The Panama Canal took approximately 10 years to construct. The U.S. took over the project from the French in 1904, and the canal was officially opened on August 15, 1914. At the peak of its excavation, workers dug out the equivalent of the English Channel Tunnel (or Chunnel) once every 14 weeks.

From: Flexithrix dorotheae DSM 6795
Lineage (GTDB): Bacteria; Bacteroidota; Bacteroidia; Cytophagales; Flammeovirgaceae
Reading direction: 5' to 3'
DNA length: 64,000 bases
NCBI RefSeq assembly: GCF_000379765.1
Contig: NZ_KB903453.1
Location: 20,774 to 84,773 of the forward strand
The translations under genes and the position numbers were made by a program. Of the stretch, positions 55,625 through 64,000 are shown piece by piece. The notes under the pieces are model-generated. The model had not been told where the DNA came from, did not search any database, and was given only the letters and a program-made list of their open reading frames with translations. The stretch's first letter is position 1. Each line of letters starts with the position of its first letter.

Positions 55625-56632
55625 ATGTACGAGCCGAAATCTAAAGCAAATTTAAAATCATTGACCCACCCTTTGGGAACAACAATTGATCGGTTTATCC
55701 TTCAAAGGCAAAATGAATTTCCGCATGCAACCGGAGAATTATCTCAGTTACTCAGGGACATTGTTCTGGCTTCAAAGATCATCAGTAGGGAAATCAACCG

The most challenging aspect associated with the excavation of the Panama Canal was the removal of a continental divide comprised of hard rock. The divide rose 100 meters above sea level. The excavation through the divide is known as the Culebra Cut.
Once complete, the canal cut roughly 7,800 miles off the sea journey from New York to San Francisco.